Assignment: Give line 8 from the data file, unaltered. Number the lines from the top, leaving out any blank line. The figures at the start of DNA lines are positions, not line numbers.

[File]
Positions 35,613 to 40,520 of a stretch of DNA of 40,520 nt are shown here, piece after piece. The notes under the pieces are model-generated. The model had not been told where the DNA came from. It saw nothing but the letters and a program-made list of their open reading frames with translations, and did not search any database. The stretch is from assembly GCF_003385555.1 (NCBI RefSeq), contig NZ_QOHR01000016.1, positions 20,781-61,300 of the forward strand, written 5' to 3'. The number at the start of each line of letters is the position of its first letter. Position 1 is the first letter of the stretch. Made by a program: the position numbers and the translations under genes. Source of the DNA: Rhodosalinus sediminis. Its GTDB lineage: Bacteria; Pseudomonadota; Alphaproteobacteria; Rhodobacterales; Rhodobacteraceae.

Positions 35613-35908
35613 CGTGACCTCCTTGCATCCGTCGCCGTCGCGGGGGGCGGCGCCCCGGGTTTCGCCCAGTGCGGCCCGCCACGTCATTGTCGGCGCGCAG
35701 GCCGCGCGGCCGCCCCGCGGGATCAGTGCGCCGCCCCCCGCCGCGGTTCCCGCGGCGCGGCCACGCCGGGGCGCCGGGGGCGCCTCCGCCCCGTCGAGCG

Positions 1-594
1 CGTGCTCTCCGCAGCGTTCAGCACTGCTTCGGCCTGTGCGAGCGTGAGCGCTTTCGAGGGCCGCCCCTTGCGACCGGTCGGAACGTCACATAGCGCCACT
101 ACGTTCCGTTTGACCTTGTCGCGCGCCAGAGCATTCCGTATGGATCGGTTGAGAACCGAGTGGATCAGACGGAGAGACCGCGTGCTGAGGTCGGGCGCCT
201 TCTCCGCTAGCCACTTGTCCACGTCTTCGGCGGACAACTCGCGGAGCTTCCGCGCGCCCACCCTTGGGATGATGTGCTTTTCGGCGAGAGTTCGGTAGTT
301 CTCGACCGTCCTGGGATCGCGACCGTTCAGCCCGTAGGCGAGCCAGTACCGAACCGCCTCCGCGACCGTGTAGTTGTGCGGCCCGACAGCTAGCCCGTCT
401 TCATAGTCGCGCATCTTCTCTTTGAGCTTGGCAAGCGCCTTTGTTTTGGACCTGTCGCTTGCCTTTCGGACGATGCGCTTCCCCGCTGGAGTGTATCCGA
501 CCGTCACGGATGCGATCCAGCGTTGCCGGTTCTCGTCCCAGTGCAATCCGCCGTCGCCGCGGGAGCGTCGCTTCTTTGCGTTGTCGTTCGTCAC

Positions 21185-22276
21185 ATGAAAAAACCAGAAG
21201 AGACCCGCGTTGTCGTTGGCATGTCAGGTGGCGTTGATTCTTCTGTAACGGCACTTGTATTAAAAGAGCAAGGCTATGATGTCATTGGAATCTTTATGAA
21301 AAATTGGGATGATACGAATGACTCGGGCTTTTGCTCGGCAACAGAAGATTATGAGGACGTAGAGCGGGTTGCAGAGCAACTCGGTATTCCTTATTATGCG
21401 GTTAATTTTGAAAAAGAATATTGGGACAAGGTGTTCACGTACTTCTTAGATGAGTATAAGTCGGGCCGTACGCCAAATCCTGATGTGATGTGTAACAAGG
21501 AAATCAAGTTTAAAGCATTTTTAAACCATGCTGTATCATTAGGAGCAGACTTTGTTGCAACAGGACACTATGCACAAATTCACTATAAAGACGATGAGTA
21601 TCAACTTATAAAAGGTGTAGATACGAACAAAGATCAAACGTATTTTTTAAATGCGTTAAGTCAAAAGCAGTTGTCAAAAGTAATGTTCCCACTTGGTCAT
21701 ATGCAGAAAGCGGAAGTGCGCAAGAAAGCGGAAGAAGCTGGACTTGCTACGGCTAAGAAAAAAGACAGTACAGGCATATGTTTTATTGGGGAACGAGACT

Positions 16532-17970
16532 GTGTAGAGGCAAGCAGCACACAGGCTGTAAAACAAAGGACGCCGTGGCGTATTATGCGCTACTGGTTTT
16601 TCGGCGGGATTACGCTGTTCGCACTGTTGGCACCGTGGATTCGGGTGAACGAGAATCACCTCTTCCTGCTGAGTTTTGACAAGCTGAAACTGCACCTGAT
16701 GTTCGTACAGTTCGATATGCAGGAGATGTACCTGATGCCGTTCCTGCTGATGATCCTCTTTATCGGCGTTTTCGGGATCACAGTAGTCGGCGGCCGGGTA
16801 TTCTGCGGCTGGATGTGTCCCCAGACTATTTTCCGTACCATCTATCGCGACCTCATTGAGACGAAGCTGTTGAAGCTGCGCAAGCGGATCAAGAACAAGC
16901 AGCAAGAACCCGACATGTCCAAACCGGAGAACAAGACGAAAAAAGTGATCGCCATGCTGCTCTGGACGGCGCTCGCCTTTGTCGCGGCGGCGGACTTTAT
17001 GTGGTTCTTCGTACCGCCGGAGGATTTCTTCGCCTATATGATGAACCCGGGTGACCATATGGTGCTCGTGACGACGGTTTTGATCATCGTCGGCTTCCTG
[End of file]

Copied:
201 TCTCCGCTAGCCACTTGTCCACGTCTTCGGCGGACAACTCGCGGAGCTTCCGCGCGCCCACCCTTGGGATGATGTGCTTTTCGGCGAGAGTTCGGTAGTT